Benedict bids farewell to Vatican’s ‘rough seas’
Today, the Catholic Church stands leaderless as Pope Benedict XVI resigns from his holy role. But like many papal affairs, the story behind this unprecedented event is shrouded in mystery.
‘The Lord is near,’ Pope Benedict XVI told a packed piazza at St Peter’s, Rome. ‘He does not abandon us, he is near to us and he surrounds us with his love. Thank you!’ And with that, the leader of the Catholic Church stepped down from his podium for the final time.
Two weeks ago Benedict unexpectedly announced that he had decided to stand down. His shock resignation comes into effect today. It is the first time in 600 years that a pope has left office for any reason other than death.
So why has Benedict taken such an unusual step? Poor health and old age, he says: he has lost the ‘strength of mind and body’ needed for such a gruelling role. But hundreds of popes have grown old and ill before him, and not everybody is satisfied with the explanation. Rome is awash with rumours.
Is Benedict XVI more unwell than he is letting on? The Vatican denies it. But after questioning from the press, the official spokesperson admitted that he had covered up a head wound last year. Italian media suggested that he may be suffering from cancer or leukemia.
Other gossip is potentially more damaging. Last year, a string of confidential documents from the Pope’s private office appeared in the Italian media. At the time the scandal centred on the Pope’s butler, the man who had breached the Vatican’s closely-guarded secrecy. But now, some are asking what lies behind the hints at corruption and intrigue contained in the correspondence.
There is no serious suggestion that the Pope is directly implicated in the sex abuse scandal currently rocking the Church. But there are rumours of further revelations on the horizon which Benedict did not feel fit to handle.
Some hint at financial foul play. Some claim that male prostitutes are blackmailing priests who visited them as clients. Others suggest that Benedict was a victim of Vatican politics, announcing his resignation after being confronted by a group of hostile cardinals.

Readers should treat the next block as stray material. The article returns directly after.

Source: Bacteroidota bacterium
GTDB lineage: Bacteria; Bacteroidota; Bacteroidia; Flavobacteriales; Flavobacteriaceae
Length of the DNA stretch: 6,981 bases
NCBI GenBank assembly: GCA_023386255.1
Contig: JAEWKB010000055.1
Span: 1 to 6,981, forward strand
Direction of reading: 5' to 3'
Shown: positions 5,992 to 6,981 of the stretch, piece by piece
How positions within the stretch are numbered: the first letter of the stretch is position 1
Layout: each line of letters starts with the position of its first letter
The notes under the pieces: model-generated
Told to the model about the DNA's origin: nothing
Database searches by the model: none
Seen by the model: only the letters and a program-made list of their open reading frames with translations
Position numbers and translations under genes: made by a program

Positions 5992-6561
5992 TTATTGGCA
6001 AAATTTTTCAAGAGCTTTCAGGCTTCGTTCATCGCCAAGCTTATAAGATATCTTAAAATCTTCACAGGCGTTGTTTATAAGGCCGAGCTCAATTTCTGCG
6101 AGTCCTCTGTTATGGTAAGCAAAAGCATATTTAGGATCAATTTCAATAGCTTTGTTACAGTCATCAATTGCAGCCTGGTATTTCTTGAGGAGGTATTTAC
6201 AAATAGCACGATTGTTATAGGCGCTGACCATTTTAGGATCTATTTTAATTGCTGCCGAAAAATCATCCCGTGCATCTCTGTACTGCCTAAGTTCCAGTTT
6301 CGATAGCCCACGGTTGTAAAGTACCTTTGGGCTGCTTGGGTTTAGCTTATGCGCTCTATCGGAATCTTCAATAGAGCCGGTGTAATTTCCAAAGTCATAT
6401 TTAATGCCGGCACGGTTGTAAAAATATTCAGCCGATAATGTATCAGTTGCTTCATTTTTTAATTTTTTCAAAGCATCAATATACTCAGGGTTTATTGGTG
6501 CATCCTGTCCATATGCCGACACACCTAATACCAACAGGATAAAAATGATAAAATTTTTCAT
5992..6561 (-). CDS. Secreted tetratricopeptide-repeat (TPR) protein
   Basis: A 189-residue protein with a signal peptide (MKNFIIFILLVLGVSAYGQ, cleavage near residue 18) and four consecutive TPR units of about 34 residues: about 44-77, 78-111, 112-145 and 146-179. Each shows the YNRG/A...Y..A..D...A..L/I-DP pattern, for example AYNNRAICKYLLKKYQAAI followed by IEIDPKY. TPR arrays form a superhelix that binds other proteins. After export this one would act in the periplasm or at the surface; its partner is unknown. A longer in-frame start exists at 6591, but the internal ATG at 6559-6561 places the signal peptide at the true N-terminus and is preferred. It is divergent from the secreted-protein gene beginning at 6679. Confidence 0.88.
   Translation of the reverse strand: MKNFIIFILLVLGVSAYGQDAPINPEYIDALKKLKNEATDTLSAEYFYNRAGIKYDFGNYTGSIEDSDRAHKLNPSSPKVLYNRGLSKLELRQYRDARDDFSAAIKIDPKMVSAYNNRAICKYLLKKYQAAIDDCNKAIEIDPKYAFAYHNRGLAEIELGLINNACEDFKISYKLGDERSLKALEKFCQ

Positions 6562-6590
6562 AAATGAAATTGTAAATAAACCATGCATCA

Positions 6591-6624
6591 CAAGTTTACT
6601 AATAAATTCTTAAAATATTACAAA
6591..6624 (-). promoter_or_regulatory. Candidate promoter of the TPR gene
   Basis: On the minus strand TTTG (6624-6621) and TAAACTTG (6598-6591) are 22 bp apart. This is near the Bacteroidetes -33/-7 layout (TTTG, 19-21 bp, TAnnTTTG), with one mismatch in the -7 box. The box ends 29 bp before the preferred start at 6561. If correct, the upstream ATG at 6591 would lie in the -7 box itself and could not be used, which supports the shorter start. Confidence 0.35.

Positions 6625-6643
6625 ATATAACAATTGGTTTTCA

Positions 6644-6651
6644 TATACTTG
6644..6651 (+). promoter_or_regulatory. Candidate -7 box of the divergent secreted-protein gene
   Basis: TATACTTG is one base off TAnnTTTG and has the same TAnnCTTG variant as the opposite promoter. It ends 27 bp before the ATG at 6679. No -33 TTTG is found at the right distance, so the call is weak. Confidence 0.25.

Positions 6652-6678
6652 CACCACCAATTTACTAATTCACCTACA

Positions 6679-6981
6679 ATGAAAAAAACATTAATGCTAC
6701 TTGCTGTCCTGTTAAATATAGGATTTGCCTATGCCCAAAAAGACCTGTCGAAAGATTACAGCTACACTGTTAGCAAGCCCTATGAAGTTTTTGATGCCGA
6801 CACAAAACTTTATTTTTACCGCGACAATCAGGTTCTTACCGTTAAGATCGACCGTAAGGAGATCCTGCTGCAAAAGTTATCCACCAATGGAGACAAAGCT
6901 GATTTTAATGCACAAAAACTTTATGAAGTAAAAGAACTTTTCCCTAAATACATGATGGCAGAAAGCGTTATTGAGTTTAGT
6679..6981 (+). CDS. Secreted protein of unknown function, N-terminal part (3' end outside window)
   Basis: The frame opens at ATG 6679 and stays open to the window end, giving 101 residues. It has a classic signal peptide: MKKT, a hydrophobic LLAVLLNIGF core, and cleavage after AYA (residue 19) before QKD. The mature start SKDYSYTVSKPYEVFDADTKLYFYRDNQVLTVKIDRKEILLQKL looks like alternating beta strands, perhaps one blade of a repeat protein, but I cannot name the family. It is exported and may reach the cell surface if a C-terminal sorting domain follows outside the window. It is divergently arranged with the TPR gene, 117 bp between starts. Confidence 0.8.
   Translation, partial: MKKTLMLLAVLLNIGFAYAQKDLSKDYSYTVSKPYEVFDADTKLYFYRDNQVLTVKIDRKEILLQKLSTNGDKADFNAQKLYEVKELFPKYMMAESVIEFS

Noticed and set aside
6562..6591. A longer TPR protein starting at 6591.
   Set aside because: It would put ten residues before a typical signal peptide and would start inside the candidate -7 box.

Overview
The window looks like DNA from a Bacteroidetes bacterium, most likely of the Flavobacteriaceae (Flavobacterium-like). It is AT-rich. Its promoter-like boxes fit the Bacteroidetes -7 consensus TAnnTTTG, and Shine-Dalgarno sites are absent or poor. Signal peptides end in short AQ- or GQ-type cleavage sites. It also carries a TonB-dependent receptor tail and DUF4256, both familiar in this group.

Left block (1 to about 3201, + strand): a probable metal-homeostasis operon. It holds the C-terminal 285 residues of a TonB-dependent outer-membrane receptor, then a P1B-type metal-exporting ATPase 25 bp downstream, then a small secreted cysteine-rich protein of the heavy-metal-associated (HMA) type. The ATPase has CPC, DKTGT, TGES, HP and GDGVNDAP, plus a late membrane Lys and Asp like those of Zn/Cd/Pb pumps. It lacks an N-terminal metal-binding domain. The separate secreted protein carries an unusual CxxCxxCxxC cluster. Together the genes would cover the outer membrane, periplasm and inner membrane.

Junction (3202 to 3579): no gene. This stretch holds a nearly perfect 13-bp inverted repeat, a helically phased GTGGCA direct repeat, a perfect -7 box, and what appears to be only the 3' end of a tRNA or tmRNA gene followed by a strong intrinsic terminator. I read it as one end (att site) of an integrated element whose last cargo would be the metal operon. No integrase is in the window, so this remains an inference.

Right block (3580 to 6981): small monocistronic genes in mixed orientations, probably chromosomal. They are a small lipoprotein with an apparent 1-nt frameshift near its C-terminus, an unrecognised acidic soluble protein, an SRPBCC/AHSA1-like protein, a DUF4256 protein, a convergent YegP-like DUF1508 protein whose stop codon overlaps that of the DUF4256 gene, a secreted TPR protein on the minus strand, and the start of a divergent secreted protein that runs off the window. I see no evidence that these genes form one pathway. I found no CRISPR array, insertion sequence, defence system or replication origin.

Any of these rumours could contain grains of truth; or perhaps Benedict’s old age really is the full story. The Vatican is such a private and mysterious world that it is impossible to tell.
The papal seal
That is exactly the problem, say pro-reform Catholics: this tiny, secretive in-group, with its strange rituals and Medieval power structures, has no place in the modern world. If the Church is to survive, it must open its doors to the world, its ears to ordinary believers and its outdated traditions to the winds of change.
But the papacy is not just some administrative institution, say conservatives: it is the holy ministry of Christ on Earth. Divine mystery and unalterable tradition are vital to the Vatican’s spiritual authority – without them the Catholic Church is nothing.
- Is the papacy an outdated institution?
- Should ancient customs be valued for their own sake?
- As well as being a spiritual leader, the pope is also head of what is often considered the world’s smallest country: Vatican City. Write a brief country profile for the Vatican, including information on its location, population, economy and method of government.
- Popes are often referred to as the heirs of Saint Peter. Do some research and write a paragraph explaining this description.
Some People Say...
“Everything divine is shrouded in mystery.”
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Q & A
- I’m not Catholic. Why should I care about the pope’s affairs?
- There are over a billion Catholics in the world, and many of their actions and beliefs are guided by the judgement of the papacy. Even if you don’t follow them, Catholic teachings probably affect public opinion in your country, and that in turn affects the law. For instance, Catholic teachings are often vital in maintaining hostility to abortion.
- So will things change now that this pope is gone?
- Perhaps. Top figures in the Church (called cardinals) will now convene in a meeting called a ‘papal conclave’ to choose the next pope from among themselves. Like Benedict and his predecessor, most of them are conservative. But there is pressure for a fresh approach – many, for instance, suggest that the first non-European pope could be on the cards.
- St Peter’s, Rome
- Saint Peter’s Basilica, an opulent, baroque cathedral constructed in 1626, is the world’s largest church. Although it is not officially the ‘mother church’ of catholicism, it is a major holy site and is often treated as the centre of the faith.
- First time in 600 years
- The last pope to resign from office was Pope Gregory XII in 1415. And this was hardly his own choice: Gregory served in a time when the Church was in danger of splitting apart, with two other churchmen claiming to be the rightful pope. He hoped to be reappointed after his resignation, but was instead replaced by one of his rivals.
- The Vatican
- The Vatican is the small region in Rome which houses the papal residence, the administrative offices of the Catholic Church and several important chapels and monasteries. Since 1929, when the pope signed the Lateran Treaty with dictator Benito Mussolini, Vatican City has also been an independent state, which the pope rules as an absolute monarch.
- Sex abuse scandal
- The Catholic clergy are sworn to celibacy, and the history of sex scandals within the Church goes back many centuries. But recent revelations suggest that child abuse by priests and bishops was more widespread than any had previously imagined. The Church has been thrown into crisis: just this week, the UK’s most senior Catholic resigned over allegations of ‘inappropriate acts’.